The debt does not necessarily mean a larger monetary base unless the Fed buys that debt. The base cannot be "spent" away, it never leaves the banking system except for short forays as currency in circulation that end up back in the banking system and back into the economy, again. As we can see today, the large base is not inflationary.

    "But the larger the debt, the higher the interest charged by debt holders."

    At $18 trillion and 2% 10 year, how can this even be true at any stretch. Look at Japan and see how their debt rises in correlation with their yields. It's true the central banks bought debt increasing the monetary base making liquidity cheap and rates low. Our debt has been increasing for decades and bonds have been in a long term bull market.

    "...the optimum amount of debt is the amount that produces a small positive rate of interest on the debt.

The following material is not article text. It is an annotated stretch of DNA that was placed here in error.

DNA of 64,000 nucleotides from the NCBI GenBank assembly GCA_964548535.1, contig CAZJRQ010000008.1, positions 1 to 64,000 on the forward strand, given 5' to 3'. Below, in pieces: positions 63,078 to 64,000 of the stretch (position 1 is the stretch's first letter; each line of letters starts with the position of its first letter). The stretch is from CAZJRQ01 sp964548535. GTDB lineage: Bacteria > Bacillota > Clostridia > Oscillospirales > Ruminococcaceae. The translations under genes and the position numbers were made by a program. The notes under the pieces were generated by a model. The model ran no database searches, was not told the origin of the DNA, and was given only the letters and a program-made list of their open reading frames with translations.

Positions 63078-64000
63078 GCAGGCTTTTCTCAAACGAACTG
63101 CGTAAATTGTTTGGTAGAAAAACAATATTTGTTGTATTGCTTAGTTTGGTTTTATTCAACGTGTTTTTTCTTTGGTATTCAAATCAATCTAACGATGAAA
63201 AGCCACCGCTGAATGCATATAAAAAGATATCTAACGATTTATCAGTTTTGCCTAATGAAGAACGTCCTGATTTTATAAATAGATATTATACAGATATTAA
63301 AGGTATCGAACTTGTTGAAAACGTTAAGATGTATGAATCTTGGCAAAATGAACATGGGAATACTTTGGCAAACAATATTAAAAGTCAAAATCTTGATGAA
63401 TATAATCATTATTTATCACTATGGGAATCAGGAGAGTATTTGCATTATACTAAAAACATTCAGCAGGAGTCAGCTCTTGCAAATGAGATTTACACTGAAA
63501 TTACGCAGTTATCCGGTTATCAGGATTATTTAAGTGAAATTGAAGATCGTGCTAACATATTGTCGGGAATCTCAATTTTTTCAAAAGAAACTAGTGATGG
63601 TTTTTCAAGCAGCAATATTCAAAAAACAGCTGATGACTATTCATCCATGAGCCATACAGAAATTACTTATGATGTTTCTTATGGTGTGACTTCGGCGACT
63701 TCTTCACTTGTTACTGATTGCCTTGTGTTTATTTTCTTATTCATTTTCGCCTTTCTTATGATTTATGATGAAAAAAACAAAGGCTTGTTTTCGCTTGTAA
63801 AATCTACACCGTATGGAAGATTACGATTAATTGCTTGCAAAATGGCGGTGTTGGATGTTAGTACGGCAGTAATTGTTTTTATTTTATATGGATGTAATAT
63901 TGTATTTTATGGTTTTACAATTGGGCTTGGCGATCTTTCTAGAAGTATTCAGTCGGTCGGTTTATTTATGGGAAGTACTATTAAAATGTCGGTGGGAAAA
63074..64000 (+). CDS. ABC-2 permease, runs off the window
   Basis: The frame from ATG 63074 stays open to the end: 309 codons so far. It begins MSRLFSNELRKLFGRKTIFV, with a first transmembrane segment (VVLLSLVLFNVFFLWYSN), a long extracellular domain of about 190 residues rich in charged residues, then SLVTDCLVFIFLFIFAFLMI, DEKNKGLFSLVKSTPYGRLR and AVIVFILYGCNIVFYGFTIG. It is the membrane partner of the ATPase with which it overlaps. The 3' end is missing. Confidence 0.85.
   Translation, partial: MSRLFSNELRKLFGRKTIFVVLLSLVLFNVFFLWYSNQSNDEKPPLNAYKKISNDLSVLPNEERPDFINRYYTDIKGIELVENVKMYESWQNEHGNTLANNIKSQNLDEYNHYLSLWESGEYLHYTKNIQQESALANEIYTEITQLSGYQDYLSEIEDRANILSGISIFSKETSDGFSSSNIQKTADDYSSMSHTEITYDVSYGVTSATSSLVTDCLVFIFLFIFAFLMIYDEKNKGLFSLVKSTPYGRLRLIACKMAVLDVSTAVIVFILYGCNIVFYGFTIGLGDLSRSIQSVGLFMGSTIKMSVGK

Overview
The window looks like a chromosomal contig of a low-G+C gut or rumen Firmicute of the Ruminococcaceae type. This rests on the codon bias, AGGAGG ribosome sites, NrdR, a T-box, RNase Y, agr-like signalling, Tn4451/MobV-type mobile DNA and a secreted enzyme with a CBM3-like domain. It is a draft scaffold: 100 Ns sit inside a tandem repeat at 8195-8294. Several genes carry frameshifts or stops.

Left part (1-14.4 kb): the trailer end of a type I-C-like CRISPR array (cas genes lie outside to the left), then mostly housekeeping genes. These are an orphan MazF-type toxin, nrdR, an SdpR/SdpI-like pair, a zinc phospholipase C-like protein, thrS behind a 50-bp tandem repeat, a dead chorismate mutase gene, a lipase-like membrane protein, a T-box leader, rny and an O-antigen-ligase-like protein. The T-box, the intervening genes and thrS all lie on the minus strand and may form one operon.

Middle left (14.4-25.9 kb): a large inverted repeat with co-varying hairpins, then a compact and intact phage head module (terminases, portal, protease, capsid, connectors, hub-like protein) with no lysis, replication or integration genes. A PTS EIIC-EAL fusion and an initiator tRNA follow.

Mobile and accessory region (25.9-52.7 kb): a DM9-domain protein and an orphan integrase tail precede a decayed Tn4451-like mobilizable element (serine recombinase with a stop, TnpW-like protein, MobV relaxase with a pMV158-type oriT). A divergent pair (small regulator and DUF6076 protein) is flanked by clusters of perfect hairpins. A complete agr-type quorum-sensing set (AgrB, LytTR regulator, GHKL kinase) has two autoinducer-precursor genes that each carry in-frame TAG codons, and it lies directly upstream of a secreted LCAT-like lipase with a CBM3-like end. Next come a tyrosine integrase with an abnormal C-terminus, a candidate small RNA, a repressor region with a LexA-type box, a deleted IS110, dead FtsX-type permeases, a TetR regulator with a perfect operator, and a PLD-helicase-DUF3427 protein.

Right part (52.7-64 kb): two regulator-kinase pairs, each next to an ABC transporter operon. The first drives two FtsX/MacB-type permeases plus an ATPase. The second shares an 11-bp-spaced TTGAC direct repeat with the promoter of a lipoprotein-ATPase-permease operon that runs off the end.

I suggest that should be something between zero and the rate of inflation: that means a NEGATIVE real rate..."


    "...PSNFA should be made up entirely of base."

    All in non interest bearing cash?
    May 4, 2015. 11:02 AM | Likes Like |Link to Comment
  • QE Posted On The Wall? [View article]
    "First, the job creation side of the Fed's dual mandate should be eliminated in favor of the Fed focusing solely on controlling inflation."

    I agree, 2008 was more of a 19th century style panic. But, the Fed achieves inflation through the labor market and aggregate demand through the funds rate. The money supply should, indeed, grow in a "price stable" economy and should grow at a constant rate. Unfortunately, the Fed is relatively powerless to do anything other than lower the funds rate hoping to make it so. There is no connection between the monetary base and the rate of inflation in the economy.
    May 4, 2015. 10:22 AM | Likes Like |Link to Comment
  • Money Is Never Backed By Anything [View article]
    Borbastic is correct, Fed reserve notes are IOU's in the same way a gold certificate is and IOU. We are creditors to banks whether depositing gold, paper money, or receive a deposit through the payment's system. Banks are debtors incurring a liability to make good on their liabilities either by converting dollars into themselves or by issuing precious metal on demand.